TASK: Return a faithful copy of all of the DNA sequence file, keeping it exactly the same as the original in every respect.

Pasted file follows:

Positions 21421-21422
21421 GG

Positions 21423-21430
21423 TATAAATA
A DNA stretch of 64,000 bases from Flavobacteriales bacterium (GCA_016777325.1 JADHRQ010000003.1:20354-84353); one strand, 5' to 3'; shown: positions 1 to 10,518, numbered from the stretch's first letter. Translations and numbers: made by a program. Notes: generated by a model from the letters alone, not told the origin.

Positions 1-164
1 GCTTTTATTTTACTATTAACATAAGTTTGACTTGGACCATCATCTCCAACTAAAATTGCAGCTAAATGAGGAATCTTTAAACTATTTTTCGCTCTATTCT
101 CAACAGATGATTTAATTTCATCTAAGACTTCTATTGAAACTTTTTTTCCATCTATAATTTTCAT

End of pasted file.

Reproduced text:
Positions 21421-21422
21421 GG

Positions 21423-21430
21423 TATAAATA
A DNA stretch of 64,000 bases from Flavobacteriales bacterium (GCA_016777325.1 JADHRQ010000003.1:20354-84353); one strand, 5' to 3'; shown: positions 1 to 10,518, numbered from the stretch's first letter. Translations and numbers: made by a program. Notes: generated by a model from the letters alone, not told the origin.

Positions 1-164
1 GCTTTTATTTTACTATTAACATAAGTTTGACTTGGACCATCATCTCCAACTAAAATTGCAGCTAAATGAGGAATCTTTAAACTATTTTTCGCTCTATTCT
101 CAACAGATGATTTAATTTCATCTAAGACTTCTATTGAAACTTTTTTTCCATCTATAATTTTCAT